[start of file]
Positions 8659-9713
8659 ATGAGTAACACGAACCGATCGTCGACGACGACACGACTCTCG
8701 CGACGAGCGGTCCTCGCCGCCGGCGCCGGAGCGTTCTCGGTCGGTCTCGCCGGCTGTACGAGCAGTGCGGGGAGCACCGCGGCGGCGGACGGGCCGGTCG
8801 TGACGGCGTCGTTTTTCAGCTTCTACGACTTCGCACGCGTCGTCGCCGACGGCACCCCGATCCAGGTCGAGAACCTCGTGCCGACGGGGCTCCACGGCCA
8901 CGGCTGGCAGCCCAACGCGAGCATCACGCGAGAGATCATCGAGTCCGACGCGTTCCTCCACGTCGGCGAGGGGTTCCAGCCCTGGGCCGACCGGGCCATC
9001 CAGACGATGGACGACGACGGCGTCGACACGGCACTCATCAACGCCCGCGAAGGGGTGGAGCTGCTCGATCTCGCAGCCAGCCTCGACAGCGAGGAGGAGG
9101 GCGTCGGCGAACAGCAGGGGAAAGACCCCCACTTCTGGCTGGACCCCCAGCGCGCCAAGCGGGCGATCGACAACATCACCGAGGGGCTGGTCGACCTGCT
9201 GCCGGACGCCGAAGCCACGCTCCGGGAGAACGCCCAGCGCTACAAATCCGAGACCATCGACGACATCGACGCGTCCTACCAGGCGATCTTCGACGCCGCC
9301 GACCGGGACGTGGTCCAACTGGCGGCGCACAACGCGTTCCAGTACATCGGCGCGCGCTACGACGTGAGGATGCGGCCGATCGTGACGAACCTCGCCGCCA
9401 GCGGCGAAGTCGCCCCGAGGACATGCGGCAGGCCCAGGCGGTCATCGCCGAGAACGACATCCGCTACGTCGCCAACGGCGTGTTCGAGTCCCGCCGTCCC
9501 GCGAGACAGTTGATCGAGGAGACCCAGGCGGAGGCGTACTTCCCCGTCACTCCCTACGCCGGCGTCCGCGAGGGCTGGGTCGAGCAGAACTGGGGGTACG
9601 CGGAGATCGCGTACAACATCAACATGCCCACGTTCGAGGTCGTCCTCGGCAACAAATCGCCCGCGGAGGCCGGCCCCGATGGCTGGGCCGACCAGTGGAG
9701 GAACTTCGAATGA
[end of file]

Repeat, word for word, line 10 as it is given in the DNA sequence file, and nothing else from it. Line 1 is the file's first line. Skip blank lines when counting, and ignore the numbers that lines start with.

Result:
9401 GCGGCGAAGTCGCCCCGAGGACATGCGGCAGGCCCAGGCGGTCATCGCCGAGAACGACATCCGCTACGTCGCCAACGGCGTGTTCGAGTCCCGCCGTCCC